The NFL signed a new deal with Snapchat, which will see it triple the number of highlight shows on the platform, which will air in near real-time.
While much uncertainty remains about the immediate future of live sports, with various professional leagues around the world working to continue play amid the lingering COVID-19 threat, the NFL has outlined its plans to go ahead with its season launch in September, which would provide a welcome distraction, and income opportunity, for many fans and staff across the US.
This comes after Snapchat saw an 80% increase in average time spent, per viewer, consuming NFL-partnered content on Snap last season. That, once again, underlines the significant engagement that Snapchat sees, despite it’s smaller user base to Facebook or Instagram.
To provide some more context on this, and to help sports brands connect with users on the platform, Snap recently partnered with Verto Analytics to conduct new research into how Snap users engage with NFL content, which could also provide some indicators as to how other topics, more broadly, are discussed among Snap users.
First off, the research shows that Snapchatters are much more active in sharing content and discussing the play via messages than users on other platforms.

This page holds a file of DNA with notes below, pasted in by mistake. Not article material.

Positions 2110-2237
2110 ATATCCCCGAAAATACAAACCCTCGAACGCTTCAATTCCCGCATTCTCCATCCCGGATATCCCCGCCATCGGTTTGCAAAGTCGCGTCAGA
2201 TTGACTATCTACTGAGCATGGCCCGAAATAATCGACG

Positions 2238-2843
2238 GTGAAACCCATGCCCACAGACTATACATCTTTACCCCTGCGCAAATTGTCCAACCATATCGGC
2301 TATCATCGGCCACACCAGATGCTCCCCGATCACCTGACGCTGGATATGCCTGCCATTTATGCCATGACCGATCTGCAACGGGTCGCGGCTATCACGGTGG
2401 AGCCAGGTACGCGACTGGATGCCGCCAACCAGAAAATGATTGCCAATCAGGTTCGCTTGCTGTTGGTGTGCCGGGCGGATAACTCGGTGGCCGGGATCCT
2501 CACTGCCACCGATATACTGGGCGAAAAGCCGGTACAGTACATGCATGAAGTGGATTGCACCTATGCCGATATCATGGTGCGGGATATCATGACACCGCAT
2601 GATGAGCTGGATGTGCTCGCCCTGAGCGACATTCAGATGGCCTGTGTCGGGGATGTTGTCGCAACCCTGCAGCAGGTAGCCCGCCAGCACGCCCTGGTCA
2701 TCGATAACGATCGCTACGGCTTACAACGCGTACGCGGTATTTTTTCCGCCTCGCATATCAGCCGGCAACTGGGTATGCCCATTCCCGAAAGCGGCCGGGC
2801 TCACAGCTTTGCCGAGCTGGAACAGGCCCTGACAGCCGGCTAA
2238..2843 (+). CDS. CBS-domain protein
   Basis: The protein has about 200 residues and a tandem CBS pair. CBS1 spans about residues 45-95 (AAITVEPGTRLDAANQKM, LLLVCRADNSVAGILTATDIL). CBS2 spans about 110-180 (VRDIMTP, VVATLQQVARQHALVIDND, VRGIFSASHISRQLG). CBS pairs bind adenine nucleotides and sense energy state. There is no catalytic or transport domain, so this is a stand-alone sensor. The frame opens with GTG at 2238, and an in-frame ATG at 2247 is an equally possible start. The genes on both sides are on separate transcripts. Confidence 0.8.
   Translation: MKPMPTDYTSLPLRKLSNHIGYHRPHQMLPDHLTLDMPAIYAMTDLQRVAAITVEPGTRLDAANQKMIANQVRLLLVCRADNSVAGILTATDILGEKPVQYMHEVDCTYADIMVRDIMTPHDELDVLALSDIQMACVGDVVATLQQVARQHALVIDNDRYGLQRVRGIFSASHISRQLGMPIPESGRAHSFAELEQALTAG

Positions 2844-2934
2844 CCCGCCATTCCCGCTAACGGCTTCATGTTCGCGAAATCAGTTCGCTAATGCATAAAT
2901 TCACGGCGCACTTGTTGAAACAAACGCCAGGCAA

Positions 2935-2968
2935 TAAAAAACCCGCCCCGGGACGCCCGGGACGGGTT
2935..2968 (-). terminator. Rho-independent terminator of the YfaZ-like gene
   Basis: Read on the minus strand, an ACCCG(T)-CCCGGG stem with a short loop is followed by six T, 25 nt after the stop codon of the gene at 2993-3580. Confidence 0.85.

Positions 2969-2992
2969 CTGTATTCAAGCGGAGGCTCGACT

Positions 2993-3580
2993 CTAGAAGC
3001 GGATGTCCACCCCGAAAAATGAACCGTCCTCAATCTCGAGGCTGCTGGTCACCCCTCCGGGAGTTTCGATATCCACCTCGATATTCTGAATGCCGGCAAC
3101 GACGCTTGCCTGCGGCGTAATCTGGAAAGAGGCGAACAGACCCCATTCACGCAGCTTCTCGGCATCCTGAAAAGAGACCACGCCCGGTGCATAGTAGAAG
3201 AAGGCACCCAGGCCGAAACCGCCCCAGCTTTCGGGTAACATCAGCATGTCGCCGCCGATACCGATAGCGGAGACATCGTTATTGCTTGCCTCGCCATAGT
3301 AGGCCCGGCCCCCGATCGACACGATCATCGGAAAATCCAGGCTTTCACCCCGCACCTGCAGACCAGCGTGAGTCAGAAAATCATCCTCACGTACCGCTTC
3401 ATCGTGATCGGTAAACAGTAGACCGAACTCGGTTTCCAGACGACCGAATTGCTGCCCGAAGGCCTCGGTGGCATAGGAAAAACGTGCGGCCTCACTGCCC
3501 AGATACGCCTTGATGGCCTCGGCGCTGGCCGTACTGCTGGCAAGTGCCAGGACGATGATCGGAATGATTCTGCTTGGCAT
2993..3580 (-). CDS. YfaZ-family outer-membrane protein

That makes some sense, given that people on Facebook, Instagram and Twitter are more likely to follow comment threads, as opposed to actively engaging, but it also underlines the fact that Snapchat is more of a community facilitator, where users go to engage together, as opposed to passive consumption.
In a specific analysis of last year’s Super Bowl, the research also showed that Snapchatters are more engaged at key moments in the game, as opposed to within the ad breaks.
The research aligns with previously published Snap research around sports engagement, including this report from 2017:
But the key finding is the way in which Snap is used for engagement, with Snapchatters more actively engaging within messaging threads and discussion, which could present new opportunities.
As noted, professional sports leagues are still coming to terms with COVID-19, and how they can continue to operate during the pandemic, but the data here shows that Snapchat should be a key consideration for sports engagement, and reaching interested fans.
It also serves as another reminder as to how Snapchatters engage within the app. It’s about community and interacting with smaller groups, as opposed to broadcasting to family and friends, or the entire world.
That’s an important consideration for all marketers on the platform.
You can read Snapchat’s full NFL engagement report here.